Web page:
- International Fellowship of Evangelical Students
- The international Fellowship of Evangelical Students (iFES) is a worldwide group of Protestant students that aims to enlist other students in spreading its theologically conservative Christian message.In 1910, a group of Protestant student leaders in England withdrew from the World Student Christian Federation (WSCF) to found the more conservative Inter-Varsity Fellowship. The movement spread to Canada in the 1920s and to the United States as World War II began. After the war, members of 10 national evangelical campus fellowships in China,Austria,New Zealand, North America, and several European countries met at Harvard University in Cambridge, Massachusetts, in 1947 to form the International Fellowship of Evangelical Students. The American-based InterVarsity Christian Fellowship was the largest national affiliate of the new group.By the end of the 20th century, IFES included members from 145 countries. It has become a training ground for Evangelical leadership; students originally associated with IFES have gone on to work for groups such as the Lausanne Committee for World Evangelism and the Evangelical World Alliance.The IFES affirms the "divine inspiration and entire trustworthiness of Holy Scripture, as originally given." The organization has a primary goal of training students to reach other students with the Christian message. Since the mid-1990s, IFES has focused on reaching students in the Muslim world.IFES has been served by three executive secretaries: C. Stacey Woods (1947-75), Chua Wee Huen (1975-91), and Lindsey Brown (1991-pres-ent). Its international headquarters is located in Harrow, England.Further reading:■ International Fellowship of Evangelical Students. http://www.ifesworld.org■ Nicholas Lossky, et al., eds., Dictionary of the Ecumenical Movement (Geneva: WCC Publications/Grand Rapids, Mich.: William B. Eerdmans, 1991)■ A. Scott Moreau, ed. Evangelical Dictionary of World Missions (Grand Rapids, Mich.: Baker Book House, 2000).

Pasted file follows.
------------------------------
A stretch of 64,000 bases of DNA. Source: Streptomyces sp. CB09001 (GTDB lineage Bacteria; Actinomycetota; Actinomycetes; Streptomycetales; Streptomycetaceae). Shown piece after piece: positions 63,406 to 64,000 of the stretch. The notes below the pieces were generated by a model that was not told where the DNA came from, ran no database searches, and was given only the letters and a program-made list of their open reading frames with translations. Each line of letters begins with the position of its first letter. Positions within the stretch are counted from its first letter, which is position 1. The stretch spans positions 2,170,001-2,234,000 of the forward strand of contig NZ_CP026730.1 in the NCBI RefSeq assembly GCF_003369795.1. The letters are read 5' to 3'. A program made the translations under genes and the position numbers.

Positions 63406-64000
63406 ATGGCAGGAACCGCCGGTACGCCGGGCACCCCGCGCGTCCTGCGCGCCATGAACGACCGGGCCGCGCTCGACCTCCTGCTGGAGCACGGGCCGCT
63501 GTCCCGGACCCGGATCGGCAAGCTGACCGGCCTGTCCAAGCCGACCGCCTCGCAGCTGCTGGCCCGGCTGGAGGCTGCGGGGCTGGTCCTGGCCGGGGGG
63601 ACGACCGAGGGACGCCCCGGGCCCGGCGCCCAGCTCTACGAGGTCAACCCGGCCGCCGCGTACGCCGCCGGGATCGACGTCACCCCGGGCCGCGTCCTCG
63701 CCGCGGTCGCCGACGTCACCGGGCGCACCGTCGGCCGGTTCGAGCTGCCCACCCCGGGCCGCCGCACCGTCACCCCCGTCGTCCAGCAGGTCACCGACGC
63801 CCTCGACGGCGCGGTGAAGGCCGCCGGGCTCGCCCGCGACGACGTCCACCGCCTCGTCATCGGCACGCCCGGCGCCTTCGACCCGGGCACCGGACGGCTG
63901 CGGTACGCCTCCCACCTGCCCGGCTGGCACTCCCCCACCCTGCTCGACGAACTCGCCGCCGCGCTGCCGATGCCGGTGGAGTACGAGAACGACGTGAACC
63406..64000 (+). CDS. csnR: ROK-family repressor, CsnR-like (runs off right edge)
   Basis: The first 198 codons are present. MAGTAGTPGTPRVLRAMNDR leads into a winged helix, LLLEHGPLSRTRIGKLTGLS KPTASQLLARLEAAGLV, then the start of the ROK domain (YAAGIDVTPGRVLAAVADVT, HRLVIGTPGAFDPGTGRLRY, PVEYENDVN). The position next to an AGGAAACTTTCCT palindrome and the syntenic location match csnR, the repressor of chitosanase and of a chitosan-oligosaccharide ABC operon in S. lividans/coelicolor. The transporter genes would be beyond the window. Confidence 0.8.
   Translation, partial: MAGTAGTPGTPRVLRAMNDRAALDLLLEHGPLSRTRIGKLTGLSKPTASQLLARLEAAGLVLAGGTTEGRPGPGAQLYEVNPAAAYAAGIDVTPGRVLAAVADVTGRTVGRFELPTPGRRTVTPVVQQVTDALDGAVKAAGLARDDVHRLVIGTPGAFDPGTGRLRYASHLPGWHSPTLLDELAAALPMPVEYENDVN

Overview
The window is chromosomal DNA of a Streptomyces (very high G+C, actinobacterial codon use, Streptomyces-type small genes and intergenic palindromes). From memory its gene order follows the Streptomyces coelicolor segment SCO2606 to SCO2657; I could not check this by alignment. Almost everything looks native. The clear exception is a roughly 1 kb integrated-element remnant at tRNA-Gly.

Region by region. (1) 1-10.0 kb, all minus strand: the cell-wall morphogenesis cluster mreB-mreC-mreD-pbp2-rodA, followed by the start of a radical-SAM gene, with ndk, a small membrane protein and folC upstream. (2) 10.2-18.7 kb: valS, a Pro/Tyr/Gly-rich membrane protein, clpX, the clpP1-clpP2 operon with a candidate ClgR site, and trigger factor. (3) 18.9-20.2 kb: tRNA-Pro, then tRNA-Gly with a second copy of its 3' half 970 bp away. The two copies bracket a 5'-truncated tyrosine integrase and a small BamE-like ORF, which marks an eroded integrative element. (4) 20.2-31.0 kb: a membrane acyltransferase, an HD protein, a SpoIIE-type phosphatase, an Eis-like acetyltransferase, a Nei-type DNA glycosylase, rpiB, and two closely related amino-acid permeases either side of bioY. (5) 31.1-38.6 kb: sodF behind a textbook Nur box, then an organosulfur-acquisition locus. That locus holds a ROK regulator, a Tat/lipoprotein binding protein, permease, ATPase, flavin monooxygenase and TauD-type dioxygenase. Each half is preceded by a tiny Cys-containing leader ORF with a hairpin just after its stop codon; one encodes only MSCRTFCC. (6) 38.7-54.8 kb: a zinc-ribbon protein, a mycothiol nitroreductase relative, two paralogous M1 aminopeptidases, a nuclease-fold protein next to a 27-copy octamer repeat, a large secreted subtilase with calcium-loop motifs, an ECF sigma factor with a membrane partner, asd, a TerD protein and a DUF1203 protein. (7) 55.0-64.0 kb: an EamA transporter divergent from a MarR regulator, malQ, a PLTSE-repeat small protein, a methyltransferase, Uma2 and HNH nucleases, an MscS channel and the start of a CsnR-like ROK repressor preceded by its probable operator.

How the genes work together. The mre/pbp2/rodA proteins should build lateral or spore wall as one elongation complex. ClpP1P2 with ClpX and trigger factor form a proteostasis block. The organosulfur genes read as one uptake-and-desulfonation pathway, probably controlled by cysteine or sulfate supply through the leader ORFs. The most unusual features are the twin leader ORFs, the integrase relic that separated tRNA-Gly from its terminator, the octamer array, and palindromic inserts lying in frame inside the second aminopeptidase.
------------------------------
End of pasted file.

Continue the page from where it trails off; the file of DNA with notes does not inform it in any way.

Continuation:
Encyclopedia of Protestantism. Gordon Melton. 2005.